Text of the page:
'Inspiration and innovation' power students' robot

Emily Duke
March 26, 2014

UNIVERSITY PARK, Pa. -- What do a basketball, a cart on wheels and a computer the size of a credit card all have in common?

They are the heart and soul of SAMM, the newest member of the Schreyer Honors College.

SAMM is a robot built by Schreyer Scholars Ben Sattler and Karthik Pillutla to promote the Schreyer Honors College’s upcoming Shaping the Future Summit. The theme of the summit, being held Tuesday, April 1, is “The Impact of Innovation.” Since late in the fall semester, Sattler and Pillutla, both enrolled in the College of Engineering, have been hard at work putting their MacGyver chops to the test.

“We thought it would be a really interesting way to market such an event that’s focused on new technology, sustainability and innovation,” Pillutla said. “We wanted to make a symbol for the event that tied into those three concepts. It’s something that we can personally learn a lot from and have fun doing.”

“SAMM stands for Shaping And Moving Mountains,” Sattler added. “We were trying to find a name that fit with the theme of inspiration and innovation. The Summit logo has these Ms in it that look like mountains, and it came to be from there.”

The duo worked on the project mostly on the weekends in the basement of Atherton Hall. They estimate that they have dedicated about four to five hours a week to SAMM, with additional support from the SHC’S IT staff.

The robot has a computer screen for a face. Once it’s fully operational, it will be able to wave, play a song or video clip, and move around. The idea is to have SAMM be a part of promotional events over the next week leading up to the summit.

“I know that my time will have been spent well if people see the robot and get excited about the summit and want to see more,” Pillutla said.

The two found the majority of SAMM’s parts at Lion Surplus, a salvage supplier on campus. SAMM’s power source — a 12-volt battery, similar to what runs lights or radio in a car — was donated by Joel Anstrom in the College of Engineering. One of SAMM’s few new parts is a microcomputer, coded by Pillutla and Sattler, that controls its actions.

Instead of gears and chains powering SAMM’s moves, there is a blue-and-white Penn State basketball — donated by the men’s basketball team — and friction wheels. As the basketball rolls, it moves friction wheels on each of the motors — one motor goes front/back and the other goes left/right, and they can be combined to add rotational motion or make it steer.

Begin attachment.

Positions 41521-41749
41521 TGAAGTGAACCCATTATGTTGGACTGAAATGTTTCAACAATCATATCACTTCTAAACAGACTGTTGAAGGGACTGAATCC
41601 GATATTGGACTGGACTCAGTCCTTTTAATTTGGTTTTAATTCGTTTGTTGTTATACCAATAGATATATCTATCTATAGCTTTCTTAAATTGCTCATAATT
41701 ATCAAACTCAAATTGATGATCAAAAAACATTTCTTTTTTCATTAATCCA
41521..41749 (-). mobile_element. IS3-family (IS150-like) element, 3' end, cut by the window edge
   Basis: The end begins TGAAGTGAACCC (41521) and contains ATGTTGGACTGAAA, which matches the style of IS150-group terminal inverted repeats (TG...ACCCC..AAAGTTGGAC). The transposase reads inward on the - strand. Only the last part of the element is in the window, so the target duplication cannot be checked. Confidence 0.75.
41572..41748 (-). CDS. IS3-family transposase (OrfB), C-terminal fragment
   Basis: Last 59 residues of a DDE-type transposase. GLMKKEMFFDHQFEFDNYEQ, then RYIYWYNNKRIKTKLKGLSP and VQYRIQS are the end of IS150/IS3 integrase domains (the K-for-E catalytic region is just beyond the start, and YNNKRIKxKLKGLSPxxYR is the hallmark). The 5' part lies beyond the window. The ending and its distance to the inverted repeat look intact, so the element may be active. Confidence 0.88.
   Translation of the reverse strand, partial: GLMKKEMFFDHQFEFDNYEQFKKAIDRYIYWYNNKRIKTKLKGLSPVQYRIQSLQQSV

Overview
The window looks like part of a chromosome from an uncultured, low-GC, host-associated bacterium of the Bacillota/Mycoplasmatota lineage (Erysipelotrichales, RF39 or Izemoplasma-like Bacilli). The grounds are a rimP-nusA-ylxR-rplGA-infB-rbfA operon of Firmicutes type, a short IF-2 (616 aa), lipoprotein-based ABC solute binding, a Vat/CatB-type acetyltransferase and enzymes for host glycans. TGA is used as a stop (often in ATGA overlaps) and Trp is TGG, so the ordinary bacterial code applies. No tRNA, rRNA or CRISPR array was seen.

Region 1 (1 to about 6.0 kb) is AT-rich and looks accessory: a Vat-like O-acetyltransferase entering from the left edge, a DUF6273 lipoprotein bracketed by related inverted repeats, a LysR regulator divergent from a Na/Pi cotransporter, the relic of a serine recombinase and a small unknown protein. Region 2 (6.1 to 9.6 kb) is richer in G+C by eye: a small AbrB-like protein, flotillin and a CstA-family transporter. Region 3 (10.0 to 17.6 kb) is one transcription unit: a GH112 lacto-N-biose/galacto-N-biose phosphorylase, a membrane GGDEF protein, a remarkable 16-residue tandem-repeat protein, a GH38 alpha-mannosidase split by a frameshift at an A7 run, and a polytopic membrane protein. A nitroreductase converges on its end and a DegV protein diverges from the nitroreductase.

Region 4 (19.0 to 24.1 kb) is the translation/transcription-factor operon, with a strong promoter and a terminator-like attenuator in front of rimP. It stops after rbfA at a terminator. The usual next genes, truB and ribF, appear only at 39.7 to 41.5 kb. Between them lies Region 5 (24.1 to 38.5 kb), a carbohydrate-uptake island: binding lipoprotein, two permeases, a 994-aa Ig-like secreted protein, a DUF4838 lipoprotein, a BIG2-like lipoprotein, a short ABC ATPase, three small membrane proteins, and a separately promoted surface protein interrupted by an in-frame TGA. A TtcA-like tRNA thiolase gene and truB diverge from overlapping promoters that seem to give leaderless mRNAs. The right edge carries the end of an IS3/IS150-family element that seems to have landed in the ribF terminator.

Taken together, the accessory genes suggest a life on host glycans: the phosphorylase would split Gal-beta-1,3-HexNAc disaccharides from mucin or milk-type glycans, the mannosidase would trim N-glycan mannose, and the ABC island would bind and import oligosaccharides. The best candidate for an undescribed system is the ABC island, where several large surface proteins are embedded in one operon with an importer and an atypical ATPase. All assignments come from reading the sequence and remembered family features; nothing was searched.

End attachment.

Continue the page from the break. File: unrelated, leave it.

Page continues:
“That’s one of the coolest pieces,” Pillutla said.

“The initial budget for the robot was $150, but we ended up spending $95. We got the recycled parts from salvage for a total of $10, so really the only new things we had to buy were the computer parts,” Sattler said.

One of the biggest challenges that has been learning and adapting skills to meet the needs of the project.

“We have different skillsets based on coding, building and circuitry,” Pillutla said. “We had to learn how to do various tasks for each step of the robot.”

“We both wanted to teach the other person what we were doing,” Sattler added. “We could have easily divided and conquered and split up the robot, but I didn’t want to just do the coding and have Karthik just do the circuitry. We wanted to make sure we were learning everything we could.“

The best part so far? “The little insignificant things,” Pillutla said. “The first time we got a tiny little motor to move back and forth meant a lot for the scope of the project and what we’ve learned to be able to make SAMM happen.”

“I want students to say, ‘Wow, I can’t believe someone built that,’” Sattler said.

The innovation won’t stop after the 2014 Summit. The two plan for SAMM to be a part of the 2015 Summit and beyond.

“Next year, it will do a few more things,” Sattler said. “Two years from now, who knows where technology capabilities may be? There may be something we never even thought we’d be able to do. In a few years, we will have a really awesome robot.”

SAMM will be at the HUB-Robeson Center from 12:30 to 2:30 p.m. Friday (March 28) at the Schreyer Honors College's table promoting the "Shaping the Future Summit." 

For more information about the 2014 "Shaping the Future Summit: The Impact of Innovation" and the keynote event with XPRIZE CEO Peter H. Diamandis, visit futuresummit.psu.edu.

  • Ben Sattler and Karthik Pillutla with SAMM the robot

    Ben Sattler, left, and Karthik Pillutla created SAMM, a robot built to promote the Schreyer Honors College's upcoming 2014 "Shaping the Future Summit: The Impact of Innovation" with XPRIZE CEO Peter H. Diamandis. The two Schreyer Scholars, both of whom are enrolled in the College of Engineering, built SAMM in the basement of Atherton Hall. The robot debuted in Atherton Hall earlier this week and will be at the HUB on Friday promoting the April 1 Summit event.

    IMAGE: Emily Duke
Last Updated April 09, 2014